Although students have mixed feelings about the current semester getting moved online, things seem to be going smoothly despite all the chaos. With about two weeks left in the semester, students are getting down to business and preparing to finish a semester that took an unexpected turn after spring break. However, once this semester ends, a new one will rise for some students choosing to take summer classes. With the growing concern of student safety surrounding the COVID-19 pandemic, the summer 2020 semester will continue online as well.
On April 2, an email was sent out by President Broderick stating that due to Governor Northam’s order for Virginians to stay home until June 10, the semester must be organized for remote instruction for all summer sessions. This has caused people to have no other choice but to adjust to the widely used video calling platform “Zoom” which is being used for teleworking and to also conduct online classes for school.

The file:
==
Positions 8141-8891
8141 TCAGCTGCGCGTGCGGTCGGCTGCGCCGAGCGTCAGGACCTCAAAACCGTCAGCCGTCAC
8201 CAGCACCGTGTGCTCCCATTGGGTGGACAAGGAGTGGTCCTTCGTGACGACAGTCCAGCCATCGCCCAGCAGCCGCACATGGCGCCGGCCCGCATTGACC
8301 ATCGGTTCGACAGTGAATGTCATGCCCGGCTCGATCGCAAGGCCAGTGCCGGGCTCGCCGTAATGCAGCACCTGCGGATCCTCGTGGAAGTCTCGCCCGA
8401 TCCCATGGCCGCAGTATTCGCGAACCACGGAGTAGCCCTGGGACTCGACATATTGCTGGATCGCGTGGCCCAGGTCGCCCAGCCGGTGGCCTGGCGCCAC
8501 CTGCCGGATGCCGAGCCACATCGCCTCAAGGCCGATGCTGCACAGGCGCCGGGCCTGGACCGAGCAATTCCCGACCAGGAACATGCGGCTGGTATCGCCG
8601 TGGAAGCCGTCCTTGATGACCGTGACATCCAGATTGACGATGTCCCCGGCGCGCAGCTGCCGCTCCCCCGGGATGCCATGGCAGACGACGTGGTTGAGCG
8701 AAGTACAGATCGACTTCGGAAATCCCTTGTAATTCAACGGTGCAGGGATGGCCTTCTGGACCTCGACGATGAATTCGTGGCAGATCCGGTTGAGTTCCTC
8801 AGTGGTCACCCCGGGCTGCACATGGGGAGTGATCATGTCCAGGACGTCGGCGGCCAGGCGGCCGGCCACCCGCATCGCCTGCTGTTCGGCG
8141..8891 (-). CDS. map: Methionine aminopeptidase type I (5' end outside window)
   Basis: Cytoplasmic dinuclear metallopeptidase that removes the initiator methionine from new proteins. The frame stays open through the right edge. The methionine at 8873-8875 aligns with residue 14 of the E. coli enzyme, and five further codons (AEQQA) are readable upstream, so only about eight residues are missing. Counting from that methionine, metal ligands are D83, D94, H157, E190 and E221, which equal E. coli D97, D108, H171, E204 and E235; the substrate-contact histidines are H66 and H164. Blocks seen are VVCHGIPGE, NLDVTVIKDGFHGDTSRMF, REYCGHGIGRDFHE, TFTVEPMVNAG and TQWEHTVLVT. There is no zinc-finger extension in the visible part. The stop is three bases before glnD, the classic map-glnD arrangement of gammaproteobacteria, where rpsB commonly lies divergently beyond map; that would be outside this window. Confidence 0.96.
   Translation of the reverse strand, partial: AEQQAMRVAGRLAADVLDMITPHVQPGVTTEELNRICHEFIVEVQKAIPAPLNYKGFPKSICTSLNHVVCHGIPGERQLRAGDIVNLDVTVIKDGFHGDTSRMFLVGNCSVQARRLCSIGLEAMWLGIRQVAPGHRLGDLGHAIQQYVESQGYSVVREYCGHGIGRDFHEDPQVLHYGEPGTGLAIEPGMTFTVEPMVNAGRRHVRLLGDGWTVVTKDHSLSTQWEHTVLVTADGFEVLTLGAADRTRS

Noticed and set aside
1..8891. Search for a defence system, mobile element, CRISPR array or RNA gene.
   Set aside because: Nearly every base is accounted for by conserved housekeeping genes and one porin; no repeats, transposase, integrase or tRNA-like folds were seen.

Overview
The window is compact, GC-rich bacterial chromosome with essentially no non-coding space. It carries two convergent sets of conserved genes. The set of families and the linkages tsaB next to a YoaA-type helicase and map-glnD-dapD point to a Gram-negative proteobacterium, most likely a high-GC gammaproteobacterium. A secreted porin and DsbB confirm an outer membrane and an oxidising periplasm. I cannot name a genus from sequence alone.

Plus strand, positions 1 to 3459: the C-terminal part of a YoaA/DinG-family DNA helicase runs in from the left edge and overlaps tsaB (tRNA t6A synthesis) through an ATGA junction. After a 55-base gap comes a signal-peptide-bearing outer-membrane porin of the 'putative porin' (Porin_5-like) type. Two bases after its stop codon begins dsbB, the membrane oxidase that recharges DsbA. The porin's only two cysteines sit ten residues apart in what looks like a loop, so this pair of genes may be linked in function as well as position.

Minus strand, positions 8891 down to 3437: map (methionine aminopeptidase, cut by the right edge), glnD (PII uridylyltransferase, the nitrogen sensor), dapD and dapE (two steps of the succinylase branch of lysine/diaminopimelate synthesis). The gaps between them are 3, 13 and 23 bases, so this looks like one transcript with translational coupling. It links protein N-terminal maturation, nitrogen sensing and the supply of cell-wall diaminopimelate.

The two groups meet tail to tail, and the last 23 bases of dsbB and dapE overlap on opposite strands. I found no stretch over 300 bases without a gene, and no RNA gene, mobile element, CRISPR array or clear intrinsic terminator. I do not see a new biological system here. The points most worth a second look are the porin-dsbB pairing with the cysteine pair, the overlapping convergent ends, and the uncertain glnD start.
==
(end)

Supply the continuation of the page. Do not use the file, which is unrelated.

The university will be offering 3,000 undergraduate and graduate courses to take this summer, each occurring at a different time. The May semester will be the first wave of classes and will be happening from May 12 until the 29, making it the most condensed “semester”. After the Maymester, the next session will take place from May 18- June 27, followed by two more semesters going all the way until the last session ending on August 7.
President Broderick has encouraged people to take summer classes despite the challenges that may come with the fact that this won’t be a traditional way of teaching. Broderick believes that “summer provides an ideal time for incoming freshmen to get a head start, current students to get ahead, transfer students to enroll, and professionals to update their skills”. In addition to this change, all summer classes happening abroad have been postponed or cancelled.
Just like every student has had to adjust to the spring semester being moved online, the summer semester will require some time to get adjusted to as well. This time in our history will never be forgotten, but it will certainly prove how strong monarchs can come together to get through adversity.